Unearthed medieval cookbook teaches you how to roast unicorn
UPDATE: Damn. Obviously we wished this was true, and you know you did too, but, yeah, turns out it's a prank. Enjoy the totally fake artwork all the same.
Alright, unicorn believers. It's good news/bad news time. Good news: If this medieval cookbook discovered at The British Library is to be believed, unicorns totally roamed the earth in the 14th century. Bad news: If that same manuscript is to be believed, they were being roasted and marinaded for English queens.
While the cookbook was discovered last year, its unbelievable unicorn recipe has just been going viral in the last week, largely thanks to these grisly depictions of unicorn slaughter. The experts at the British Medieval Cookbook Project (members only, dweebs) believe the book was written by Geoffrey Fule, a chef for Queen Philippa of Hainault, who sat on the English throne with King Edward III from 1328 until her death in 1369.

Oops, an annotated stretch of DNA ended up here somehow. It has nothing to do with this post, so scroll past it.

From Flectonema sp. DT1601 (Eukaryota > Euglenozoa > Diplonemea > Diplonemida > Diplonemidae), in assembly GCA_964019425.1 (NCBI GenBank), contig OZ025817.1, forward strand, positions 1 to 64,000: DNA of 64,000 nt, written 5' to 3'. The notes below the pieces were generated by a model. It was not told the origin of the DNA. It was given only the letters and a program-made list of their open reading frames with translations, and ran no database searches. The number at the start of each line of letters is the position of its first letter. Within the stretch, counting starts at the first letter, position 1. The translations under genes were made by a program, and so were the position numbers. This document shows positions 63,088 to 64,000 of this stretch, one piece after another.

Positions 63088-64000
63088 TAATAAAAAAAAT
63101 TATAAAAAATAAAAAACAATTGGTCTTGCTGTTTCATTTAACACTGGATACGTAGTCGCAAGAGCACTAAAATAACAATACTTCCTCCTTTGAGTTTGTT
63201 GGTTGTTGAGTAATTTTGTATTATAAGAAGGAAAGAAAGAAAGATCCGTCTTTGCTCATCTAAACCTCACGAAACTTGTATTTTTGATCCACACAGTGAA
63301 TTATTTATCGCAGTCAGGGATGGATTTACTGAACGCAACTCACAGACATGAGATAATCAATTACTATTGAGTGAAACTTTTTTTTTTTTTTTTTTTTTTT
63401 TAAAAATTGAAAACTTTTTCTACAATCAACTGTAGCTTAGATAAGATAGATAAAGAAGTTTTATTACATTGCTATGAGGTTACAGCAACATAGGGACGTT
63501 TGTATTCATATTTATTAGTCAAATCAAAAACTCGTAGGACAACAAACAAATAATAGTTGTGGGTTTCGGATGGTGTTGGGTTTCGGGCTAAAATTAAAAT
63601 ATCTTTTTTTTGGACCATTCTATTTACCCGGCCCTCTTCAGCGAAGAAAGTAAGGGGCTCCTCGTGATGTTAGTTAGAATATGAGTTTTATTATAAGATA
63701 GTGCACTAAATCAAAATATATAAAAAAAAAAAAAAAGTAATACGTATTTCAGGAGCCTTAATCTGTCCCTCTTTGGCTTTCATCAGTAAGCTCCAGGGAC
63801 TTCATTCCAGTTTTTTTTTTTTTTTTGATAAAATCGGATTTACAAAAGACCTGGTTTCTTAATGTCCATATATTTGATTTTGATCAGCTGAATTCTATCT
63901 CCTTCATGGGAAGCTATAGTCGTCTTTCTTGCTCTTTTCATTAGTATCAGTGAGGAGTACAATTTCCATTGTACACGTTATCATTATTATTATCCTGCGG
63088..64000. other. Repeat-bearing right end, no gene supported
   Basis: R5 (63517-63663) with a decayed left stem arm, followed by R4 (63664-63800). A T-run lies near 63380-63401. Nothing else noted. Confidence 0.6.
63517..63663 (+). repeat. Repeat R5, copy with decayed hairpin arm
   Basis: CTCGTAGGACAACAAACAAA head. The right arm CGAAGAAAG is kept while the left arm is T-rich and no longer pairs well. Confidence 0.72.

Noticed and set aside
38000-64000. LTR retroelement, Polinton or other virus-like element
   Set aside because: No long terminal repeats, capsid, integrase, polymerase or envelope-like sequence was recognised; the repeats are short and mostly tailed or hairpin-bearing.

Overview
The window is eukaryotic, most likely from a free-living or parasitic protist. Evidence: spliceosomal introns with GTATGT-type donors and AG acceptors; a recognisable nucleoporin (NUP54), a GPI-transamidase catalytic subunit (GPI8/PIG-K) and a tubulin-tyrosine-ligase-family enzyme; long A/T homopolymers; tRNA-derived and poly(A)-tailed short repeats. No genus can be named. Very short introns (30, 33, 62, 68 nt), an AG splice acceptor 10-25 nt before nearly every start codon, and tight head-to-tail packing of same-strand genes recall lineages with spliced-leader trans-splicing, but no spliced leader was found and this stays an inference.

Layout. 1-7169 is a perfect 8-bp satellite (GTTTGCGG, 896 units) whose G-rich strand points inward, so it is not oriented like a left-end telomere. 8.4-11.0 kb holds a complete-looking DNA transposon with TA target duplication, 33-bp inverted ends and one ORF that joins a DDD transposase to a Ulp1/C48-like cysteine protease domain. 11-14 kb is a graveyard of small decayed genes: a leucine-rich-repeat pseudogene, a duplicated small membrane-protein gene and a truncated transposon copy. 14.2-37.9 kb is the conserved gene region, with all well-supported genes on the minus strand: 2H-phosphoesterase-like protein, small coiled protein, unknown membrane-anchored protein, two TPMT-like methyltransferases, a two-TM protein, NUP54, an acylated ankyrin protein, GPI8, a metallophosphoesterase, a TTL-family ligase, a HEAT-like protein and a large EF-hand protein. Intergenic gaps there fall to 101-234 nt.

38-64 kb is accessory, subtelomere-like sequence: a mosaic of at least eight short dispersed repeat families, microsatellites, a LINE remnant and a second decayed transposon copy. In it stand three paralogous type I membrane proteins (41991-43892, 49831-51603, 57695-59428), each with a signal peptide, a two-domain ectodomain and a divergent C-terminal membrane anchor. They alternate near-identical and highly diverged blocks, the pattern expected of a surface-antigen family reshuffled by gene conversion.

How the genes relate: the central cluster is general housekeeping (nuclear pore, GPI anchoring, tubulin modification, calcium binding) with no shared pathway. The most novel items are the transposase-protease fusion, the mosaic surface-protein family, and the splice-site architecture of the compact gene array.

The recipe nails it right out of the gate with "taketh one unicorne". It then instructs readers to marinate the magical horse in garlic and cloves before roasting it all on a griddle. The remains obviously go in this receptacle, which we'd assume is subtly decorated with silver glitter to distinguish it from other animal bits buckets.
History may never know if our buddy Geoffrey was actually serving up unicorn entrees or just messing with future generations. But if you ever need to make a bunch of toddlers cry real fast, here's your new go-to.